Published: 23 March 2020
by MDPI
Animals, Volume 10; doi:10.3390/ani10030535

Abstract:
Lamb meat is the main product of Central Italy transhumant farms, where lambs are traditionally reared with their mothers on pastures and are supplemented with concentrates and/or hay from day 20–30 until slaughter. However, few data are available on the fatty acid (FA) composition of unweaned lambs reared by extensive systems in Central Italy. The study aimed to evaluate the effect of breed (Bergamasca, Italian Merino, and Sopravissana) on the FA composition of intramuscular (longissimus lumborum, LL) and subcutaneous (SC) fats of light lambs. Statistical analysis showed that breed had effect only on some FAs in LL muscle fat (C18:0, C20:0, C14:1, C16:1, C17:1, C18:3 n-3, trans and conjugated linoleic acid isomers) and in SC adipose tissue (C21:0, C16:1, C18:1, C20:4 n-6, C20:5 n-3, C18:1 trans isomers). Gas chromatography data in combination with a chemometric approach could have some potential to discriminate among breeds. Indices of nutritional quality of the lipids suggested that the meat of Italian Merino and Sopravissana lambs might have better nutritional quality than Bergamasca; further studies, involving a greater number of animals, are needed to confirm these early results.
Published: 23 March 2020
by MDPI
Animals, Volume 10; doi:10.3390/ani10030534

Abstract:
Stresses and various infectious reagents caused multiple inflammatory diseases in swine in a livestock industrial environment. Therefore, there is a need for an effective therapeutic or preventive agent that could alleviate chronic and acute inflammation. We found that lysophosphatidic acid (LPA), a stress-induced potent endogenous inflammatory molecule, causes a broad range-regulation of inflammation related genes inflammation in swine macrophages. We further investigated the genome scaled transcriptional regulatory effect of a novel LPA-signaling antagonist, KA-1002 on swine macrophages, inducing the alleviated LPA-mediated inflammation related gene expression. Therefore, KA-1002 could potentially serve as a novel therapeutic or preventive agent to maintain physiologically healthy and balanced conditions of pigs.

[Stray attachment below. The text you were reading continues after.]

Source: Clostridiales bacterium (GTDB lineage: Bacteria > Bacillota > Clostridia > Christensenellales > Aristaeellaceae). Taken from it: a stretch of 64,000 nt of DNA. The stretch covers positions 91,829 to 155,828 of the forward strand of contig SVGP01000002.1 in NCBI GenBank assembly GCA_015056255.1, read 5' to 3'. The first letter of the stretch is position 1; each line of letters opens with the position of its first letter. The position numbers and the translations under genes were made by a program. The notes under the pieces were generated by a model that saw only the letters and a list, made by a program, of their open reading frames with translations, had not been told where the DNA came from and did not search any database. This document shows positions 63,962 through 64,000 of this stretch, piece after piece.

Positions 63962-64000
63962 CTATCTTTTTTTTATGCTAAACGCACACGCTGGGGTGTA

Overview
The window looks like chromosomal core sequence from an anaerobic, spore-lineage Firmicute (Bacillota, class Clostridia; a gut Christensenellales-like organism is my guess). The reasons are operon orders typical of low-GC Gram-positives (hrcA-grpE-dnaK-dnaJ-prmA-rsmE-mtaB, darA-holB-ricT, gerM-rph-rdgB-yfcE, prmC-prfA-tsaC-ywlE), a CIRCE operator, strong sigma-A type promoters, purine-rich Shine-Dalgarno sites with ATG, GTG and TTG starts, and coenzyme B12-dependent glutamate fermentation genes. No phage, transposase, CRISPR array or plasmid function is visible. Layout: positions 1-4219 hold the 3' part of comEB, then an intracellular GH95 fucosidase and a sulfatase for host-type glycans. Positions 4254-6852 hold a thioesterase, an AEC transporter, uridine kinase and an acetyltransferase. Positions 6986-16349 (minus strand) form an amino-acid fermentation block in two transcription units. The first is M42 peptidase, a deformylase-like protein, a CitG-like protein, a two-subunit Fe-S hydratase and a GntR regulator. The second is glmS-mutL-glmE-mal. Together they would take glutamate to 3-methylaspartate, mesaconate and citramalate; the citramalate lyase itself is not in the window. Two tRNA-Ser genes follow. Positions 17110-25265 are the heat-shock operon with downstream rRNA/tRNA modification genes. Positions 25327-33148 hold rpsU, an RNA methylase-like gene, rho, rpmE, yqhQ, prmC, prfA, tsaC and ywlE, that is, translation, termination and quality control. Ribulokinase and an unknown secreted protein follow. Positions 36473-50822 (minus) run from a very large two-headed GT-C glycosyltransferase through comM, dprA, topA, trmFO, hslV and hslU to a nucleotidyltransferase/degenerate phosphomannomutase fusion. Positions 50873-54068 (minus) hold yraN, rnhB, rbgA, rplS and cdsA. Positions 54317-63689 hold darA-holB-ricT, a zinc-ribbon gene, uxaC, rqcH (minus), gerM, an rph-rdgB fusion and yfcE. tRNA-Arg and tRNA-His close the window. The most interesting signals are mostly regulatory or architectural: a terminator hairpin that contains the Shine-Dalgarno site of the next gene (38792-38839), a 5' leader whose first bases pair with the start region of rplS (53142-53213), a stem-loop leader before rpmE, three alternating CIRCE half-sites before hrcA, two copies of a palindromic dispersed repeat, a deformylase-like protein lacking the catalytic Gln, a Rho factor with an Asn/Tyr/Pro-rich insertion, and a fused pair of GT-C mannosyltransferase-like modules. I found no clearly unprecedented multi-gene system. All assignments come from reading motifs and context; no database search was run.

Published: 22 March 2020
by MDPI
Animals, Volume 10; doi:10.3390/ani10030529

Abstract:
Our previous studies demonstrated that lauric acid (LA) stimulated mammary gland development during puberty. However, the roles of LA on lactation in mice remain indeterminate. Thus, the aim of this study was to investigate the effects of dietary LA supplementation on lactation functioning and to study the potential mechanisms during lactation. in vivo, there was no effect of 1% LA dietary supplementation during lactation on the feed intake or body weight of breast-feeding mice. However, maternal LA supplementation significantly expanded the number of mammary gland alveoli of mice during lactation and the average body weight of the offspring, suggesting that LA supplementation enhanced the development and lactation function of the mammary glands. in vitro, 100 μM of LA significantly increased the content of triglycerides (TG) in the cell supernatant of induced HC11 cells, however, with no effect on the expression of the genes associated with fatty acid synthesis. LA also activated the phosphatidylinositol 3-kinase (PI3K)/protein kinase B (Akt) signaling pathway. LA dietary supplementation significantly expanded the serum levels of lipid metabolites, including sphingomyelin and other metabolites with the sn-2 position of C12 and sn-1 position of C18 in the TG of the lactating mice. Taken together, dietary supplementation of LA during lactation could promote the lactation function of mice, which might be related to increasing the development of the mammary glands and alternation of serum lipid metabolites. These findings provided more theoretical and experimental basis for the application of lauric acid in the development of mammary glands and lactation function of lactating animals.
Page of 241
Articles per Page
by
Show export options
  Select all